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The Unexpected Reason Gov & Corps Invest in Space Tourism

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Occupy Corporatism
December 31, 2013

 

 

In Kazakhstan, the Space Harbor project (SHP) is being erected with $1 million in start-up funds to create space tourism of the future.

The SHP will be equipped with “trade and entertainment zones, hotels and office space.”

Construction will include a “glass dome enabling to observe space launches.”

In Baikonur City, the government is willing to donate 10 hectares of land to the project.

With the potential financial return of space tourism looming, Russia and Kazakhstan have joined forced to bring forth projects to be completed in 2014.

Investors will pay for facilities, a launch pad and passengers to ride to the International Space Station (ISS) – or simply orbit Earth.

In Kazakhstan, the Russina Roskosmos Federal Space Agency has invested $33.3 million since 2012 to maintain the cosmodome that was constructed nearly two decades ago.

Richard Branson, head of Virgin Galactic , is championing space tourism as a venture designed to commercialize and monetize space travel of the future.

XCOR Aerospace is another company invested in taking customers to space with tickets beginning at $100,000. They are being touted as a low-fare carrier that could transport a pilot and one passenger 37 miles above the Earth.

The entire trip is expected to begin and end at conventional airports.

Talk of commercial space travel has been uneventful since 2008, when those technologies were seen as viable.

Monetizing space tourism has proven difficult with technology not delivering on promises and the relationship between government and private corporations.

For those interested, real estate on the Moon has become quite a unique investment.

In 1967, the UN established the Outer Space Treaty (OST) to set up international commons and prohibits nations from claiming territorial sovereignty in space.

The OST has been signed by 102 countries.

Nearly a decade later, the Moon Treaty (MT) was drafted and ratified by several nations regarding the forbiddance of private sector corporations owning extraterrestrial real estate.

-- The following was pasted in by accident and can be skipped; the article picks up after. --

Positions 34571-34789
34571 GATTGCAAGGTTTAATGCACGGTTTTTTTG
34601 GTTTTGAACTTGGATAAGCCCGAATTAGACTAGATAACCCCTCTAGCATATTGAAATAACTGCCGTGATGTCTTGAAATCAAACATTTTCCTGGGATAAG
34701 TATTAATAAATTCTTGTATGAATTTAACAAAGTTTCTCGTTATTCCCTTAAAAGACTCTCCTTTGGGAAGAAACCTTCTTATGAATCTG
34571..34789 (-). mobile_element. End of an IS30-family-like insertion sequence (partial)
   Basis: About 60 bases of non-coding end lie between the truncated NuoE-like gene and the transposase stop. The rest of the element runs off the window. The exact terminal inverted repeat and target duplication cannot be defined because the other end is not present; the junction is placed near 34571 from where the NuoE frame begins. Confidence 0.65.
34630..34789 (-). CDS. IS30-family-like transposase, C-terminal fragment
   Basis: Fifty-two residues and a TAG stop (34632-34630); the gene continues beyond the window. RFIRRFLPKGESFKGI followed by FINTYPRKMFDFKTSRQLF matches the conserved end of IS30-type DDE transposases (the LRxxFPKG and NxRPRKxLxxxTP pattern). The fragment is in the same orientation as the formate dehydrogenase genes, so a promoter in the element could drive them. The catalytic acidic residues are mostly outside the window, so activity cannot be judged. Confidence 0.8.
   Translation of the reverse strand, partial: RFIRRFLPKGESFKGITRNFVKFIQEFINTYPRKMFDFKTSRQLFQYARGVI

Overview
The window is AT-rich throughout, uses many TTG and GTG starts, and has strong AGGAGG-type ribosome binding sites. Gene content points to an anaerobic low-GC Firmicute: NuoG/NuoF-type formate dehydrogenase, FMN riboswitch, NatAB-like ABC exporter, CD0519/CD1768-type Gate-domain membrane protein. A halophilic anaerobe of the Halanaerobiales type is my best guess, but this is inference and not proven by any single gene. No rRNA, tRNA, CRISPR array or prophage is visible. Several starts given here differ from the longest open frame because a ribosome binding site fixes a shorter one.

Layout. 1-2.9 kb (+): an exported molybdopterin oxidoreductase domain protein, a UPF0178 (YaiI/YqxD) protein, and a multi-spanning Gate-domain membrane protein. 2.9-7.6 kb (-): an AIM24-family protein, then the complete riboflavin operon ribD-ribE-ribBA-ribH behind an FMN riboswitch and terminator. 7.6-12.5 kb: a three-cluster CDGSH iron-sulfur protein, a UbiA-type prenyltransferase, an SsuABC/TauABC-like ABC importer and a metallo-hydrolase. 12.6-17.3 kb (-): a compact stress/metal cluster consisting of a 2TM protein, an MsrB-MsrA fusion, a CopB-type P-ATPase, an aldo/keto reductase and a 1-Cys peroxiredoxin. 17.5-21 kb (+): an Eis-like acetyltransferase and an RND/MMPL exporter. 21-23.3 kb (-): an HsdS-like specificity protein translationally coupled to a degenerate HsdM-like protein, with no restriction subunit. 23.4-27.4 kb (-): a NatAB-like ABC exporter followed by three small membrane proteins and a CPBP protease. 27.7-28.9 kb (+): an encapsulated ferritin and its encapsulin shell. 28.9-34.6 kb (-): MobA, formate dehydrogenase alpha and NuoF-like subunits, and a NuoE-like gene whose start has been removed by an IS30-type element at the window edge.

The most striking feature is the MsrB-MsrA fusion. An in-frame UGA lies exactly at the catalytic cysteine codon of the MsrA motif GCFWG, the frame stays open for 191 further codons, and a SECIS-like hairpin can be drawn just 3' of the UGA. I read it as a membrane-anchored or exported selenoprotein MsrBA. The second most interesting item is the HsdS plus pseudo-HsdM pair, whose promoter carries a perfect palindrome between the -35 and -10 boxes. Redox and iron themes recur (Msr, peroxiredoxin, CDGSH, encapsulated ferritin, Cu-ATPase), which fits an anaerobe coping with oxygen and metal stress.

The UN has been preparing for possible contact with an extra-terrestrial race.

The UN’s Committee on the Peaceful Uses of Outer Space (CPUOS) was created in 1959. Their purpose is to facilitate matters of international concern within outer space, as well as deal with any legal issues that may arise from space exploration.

Professor John Zarnecki of the Open University and Dr. Martin Dominik of the University of St Andrews say that societal uprisings could be avoided if there is global cooperation in forming an international political body to oversee the communications between humans and aliens. They both agree that the UN’s CPUOS will be that facilitator.

In 2010, the UN’s director for Outer Space Affairs (UNOOSA), Mazlan Othman, said that “statistically, extraterrestrial life is a possibility.”

Othman referenced that scientists are finding more and more Earth like planets in “habitable zones” that most likely facilitate life. She believes that the world must “come together to lay out a plan” for dealing with discovery of alien life. Othman also asserts that the UN should be the sole direct contact and governing body in charge if and when the aliens arrive on Earth. As the appointed international body on Earth, the UN would formulate laws and guidelines on how to expedite peace with the aliens.

Scientists for the Royal Society published papers referencing all aspects of alien existence, surmising that this issue must be addressed as a serious possibility within scientific and governmental circles.

Simon Conway Morris, a professor of evolutionary palaeobiology at Cambridge University, asserts that aliens would be hostile and preparations should be focused on this probability. Morris clarifies that alien life would have “similar biological molecules” to humans and extra-terrestrials may have our “tendencies toward violence and exploitation”.

Ted Peters, professor of systematic theology at Pacific Lutheran Theological Seminary in California supposes that alien contact would drastically affect the world’s religions, possibly creating a collapse of “conventional wisdom”.

Peters asks:

  • Will confirmation of extra-terrestrial intelligence (ETI) cause terrestrial religion to collapse?
  • What is the scope of God’s creation?
  • What can we expect regarding the moral character of ETI?
  • Is one earthly incarnation in Jesus Christ enough for the entire cosmos, or should we expect multiple incarnations on multiple planets?
  • Will contact with more advanced ETI diminish human dignity?

He goes on say that the Bible supports aliens as part of God’s creation and “will be seen as the gift of a loving and gracious God”.

Even the US government is preparing for alien contact . . . or invasion.

On Easter last year, the Pentagon, headed by Professor Paul Springer, conducted a beta test alien invasion scenario.

The Unexpected Reason Gov & Corps Invest in Space Tourism
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